Fixed Income Investments

Are Premium Bonds worth buying?

Are you thinking about investing in Premium Bonds, but aren’t entirely sure whether it is a worthwhile investment? Read on to find out all there is to know about buying Premium Bonds with NS&I - the Premium Bond provider.

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Are Premium Bonds worth buying?
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Are you thinking about investing in Premium Bonds, but aren’t entirely sure whether it is a worthwhile investment? Read on to find out all there is to know about buying Premium Bonds with NS&I - the Premium Bond provider.

To some of you, Premium Bonds may be nothing more than something you’ve heard of when playing Monopoly. In contrast, some of you may have a fair bit of money invested in them, or remember them from your childhood. Wherever you sit on that broad spectrum, it is always useful to know what investments are currently on the market. Even more importantly, it is essential to understand whether some investments are worth it or not.

Here, we dive into whether it is worth investing in Premium Bonds. In doing so, we fully explain what one is and then what the advantages or disadvantages surrounding them are.

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What is a Premium Bond?

Premium Bonds are a type of bond sold by National Savings and Investments (NS&I). Each Premium Bond can be bought for £1, and each one is assigned a number. Every Premium Bond number is put into a monthly draw with the chance of winning a cash prize.

There are several cash prizes to be won each month, and they can be substantial. Prizes start at £25, but the biggest cash prize goes up to £1 million. It is perhaps the chance of winning £1 million that makes Premium Bonds one of the most popular investments in the UK.

The biggest amount that you can invest in Premium Bonds is £50,000.

As of September 2023, the average prize-fund rate has increased from 4% to 4.65%. That’s down to an additional £66 million more higher prizes being available to win. The chances of winning is 21,000 to 1 – a slight improvement from the previous 22,000 to 1 odds. 

Sadly, there are still only two £1 million jackpots a month. The biggest increase in prizes falls on the smallest amounts available to win. NS&I will be moving over 600,000 of its £25 prizes to prizes between £50 and £100,000. More specifically, the £50 and £100 prize pots will increase in number by just over 465,000. The actual number of prizes available each month will stay broadly the same.

Advantages of Premium Bonds

The following advantages of Premium Bonds are what help make them so popular. Remember, however, that any benefits do not make them a good investment for you automatically. Consider them alongside the disadvantages and your needs.


If you are lucky enough to win any cash prizes, those prizes tax-free. Strictly speaking, the only other tax-free investments you can make are ISAs. So finding another investment (outside of your tax-efficient pension pot) is a big bonus. However, remember, you have to win something first for those tax efficiencies to be made.


It is usually pretty risky to say that an investment is riskless. However, with Premium Bonds, your investment is backed by HM Treasury, so your original investment amount is safe. You can be sure that you will always be able to get that money back if you want it.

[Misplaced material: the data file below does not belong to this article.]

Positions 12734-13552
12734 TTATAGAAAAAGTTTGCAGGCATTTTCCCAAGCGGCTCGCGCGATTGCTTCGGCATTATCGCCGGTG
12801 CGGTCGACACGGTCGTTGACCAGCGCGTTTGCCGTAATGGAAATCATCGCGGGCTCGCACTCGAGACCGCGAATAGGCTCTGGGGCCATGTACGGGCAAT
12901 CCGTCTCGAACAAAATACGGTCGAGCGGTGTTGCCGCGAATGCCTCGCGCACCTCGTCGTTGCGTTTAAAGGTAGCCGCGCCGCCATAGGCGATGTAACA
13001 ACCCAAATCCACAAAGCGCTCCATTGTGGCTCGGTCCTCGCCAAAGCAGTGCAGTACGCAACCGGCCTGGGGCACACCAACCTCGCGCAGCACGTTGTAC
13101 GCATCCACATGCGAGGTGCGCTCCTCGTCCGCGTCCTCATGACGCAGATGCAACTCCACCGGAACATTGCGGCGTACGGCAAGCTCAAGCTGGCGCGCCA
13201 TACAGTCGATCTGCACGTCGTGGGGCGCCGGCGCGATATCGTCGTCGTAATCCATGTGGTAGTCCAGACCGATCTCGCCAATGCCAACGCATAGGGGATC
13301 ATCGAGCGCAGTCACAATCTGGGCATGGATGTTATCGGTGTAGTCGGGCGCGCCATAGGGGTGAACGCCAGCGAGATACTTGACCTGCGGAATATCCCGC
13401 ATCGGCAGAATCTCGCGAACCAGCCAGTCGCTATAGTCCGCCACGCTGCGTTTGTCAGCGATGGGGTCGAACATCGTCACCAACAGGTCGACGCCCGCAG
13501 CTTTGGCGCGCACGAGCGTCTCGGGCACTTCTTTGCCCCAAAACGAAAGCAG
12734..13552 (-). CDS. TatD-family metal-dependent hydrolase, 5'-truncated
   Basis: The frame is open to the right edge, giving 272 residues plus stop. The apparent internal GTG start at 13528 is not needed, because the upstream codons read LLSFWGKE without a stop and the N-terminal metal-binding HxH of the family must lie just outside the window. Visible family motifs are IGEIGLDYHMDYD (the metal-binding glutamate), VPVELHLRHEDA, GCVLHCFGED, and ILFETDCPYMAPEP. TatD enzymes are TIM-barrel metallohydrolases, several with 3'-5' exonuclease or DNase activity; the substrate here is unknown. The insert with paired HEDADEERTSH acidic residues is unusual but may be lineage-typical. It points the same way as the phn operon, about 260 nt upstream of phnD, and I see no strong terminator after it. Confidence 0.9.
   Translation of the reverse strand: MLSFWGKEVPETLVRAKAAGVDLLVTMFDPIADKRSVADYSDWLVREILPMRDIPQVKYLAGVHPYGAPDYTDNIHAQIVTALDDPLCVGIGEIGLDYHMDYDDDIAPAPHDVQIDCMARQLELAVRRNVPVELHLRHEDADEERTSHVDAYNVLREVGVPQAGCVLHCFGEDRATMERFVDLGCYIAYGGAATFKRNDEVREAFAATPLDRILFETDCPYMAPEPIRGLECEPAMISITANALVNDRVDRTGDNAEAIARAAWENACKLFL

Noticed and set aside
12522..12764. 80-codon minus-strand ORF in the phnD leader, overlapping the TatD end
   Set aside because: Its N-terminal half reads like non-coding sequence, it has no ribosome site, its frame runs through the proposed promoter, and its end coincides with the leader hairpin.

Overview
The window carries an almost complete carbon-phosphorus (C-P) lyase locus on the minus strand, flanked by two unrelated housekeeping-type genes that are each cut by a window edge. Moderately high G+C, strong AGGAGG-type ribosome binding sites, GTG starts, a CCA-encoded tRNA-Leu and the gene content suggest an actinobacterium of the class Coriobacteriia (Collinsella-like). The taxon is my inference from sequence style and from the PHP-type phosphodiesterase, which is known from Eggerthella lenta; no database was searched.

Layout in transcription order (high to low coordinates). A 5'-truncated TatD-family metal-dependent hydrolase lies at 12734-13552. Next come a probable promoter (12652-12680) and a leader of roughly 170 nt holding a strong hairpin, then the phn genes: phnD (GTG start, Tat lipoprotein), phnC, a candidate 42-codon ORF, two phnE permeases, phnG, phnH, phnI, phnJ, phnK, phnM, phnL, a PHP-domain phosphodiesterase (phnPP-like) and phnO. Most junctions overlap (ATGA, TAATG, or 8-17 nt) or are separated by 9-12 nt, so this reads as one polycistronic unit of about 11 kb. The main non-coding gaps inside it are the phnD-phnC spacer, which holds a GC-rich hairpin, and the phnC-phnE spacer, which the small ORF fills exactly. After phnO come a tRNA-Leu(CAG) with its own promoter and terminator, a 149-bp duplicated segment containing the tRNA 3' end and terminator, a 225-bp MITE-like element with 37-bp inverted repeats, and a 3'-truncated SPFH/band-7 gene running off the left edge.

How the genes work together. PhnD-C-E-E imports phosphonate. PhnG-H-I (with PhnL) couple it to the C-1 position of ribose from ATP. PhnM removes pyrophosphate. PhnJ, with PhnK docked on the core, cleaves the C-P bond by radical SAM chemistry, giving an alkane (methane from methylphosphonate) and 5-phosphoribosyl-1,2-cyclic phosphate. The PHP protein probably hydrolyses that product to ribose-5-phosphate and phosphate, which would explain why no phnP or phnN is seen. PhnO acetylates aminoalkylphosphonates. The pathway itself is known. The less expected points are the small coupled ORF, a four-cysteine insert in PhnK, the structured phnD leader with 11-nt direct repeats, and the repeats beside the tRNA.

Sizable prize

There’s no denying that the biggest draw to Premium Bonds is that you can win £1 million. Tax-free. That is a life-changing amount of money that would make a big difference to your pension and retirement as well as the rest of your family.

Disadvantages of Premium Bonds

Sadly, the list of the disadvantages of Premium Bonds is far longer than its advantages. Plus, when you compare them to most other investments out there, there is very little to recommend them above other options.

Small chance of winning

The main draw of Premium Bonds is the big cash prize. However, it is also its biggest downfall. It's important to remember how small a chance you have of winning anything. In fact, for every £1 Premium Bond you own, you have a 24,000 to 1 chance of winning a prize. And that prize could simply be £25.

No interest

People invest in Premium Bonds with the hope of winning big. Many forget that while they own a Premium Bond, their money will not be earning any interest. Buying Premium Bonds is almost like opening up a zero rate bank account. It’s a big drawback given that interest or return can be earned on so many other investment products.


Buying Premium Bonds is often considered an ineffective investment due to inflation. Inflation has a significant impact on any portfolio's real return. As Premium Bonds will not earn any interest, they will lose purchasing power as inflation increases the price of goods. Therefore, if you do not win anything on your Premium Bonds, you are technically losing money by keeping hold of them.

Things to consider when buying Premium Bonds

Despite the long list of disadvantages of Premium Bonds, some circumstances may make them a suitable investment. To figure that out, you have to weigh up the pros and cons of Premium Bonds in relation to your circumstances. Bear in mind other investments you have, what income you have coming in and what expenses you have to pay. Additionally, you need to look at your investment timeline. Piecing all these bits of information helps create a risk profile for you. From there, you can think about whether Premium Bonds are a good match for you.

Finally, you need to question whether other investment products on the market are more suited to your needs and requirements. Given the zero rates of interest earned on NS&I bonds, coupled with the minuscule chance of winning the big jackpot, the answer is probably yes.

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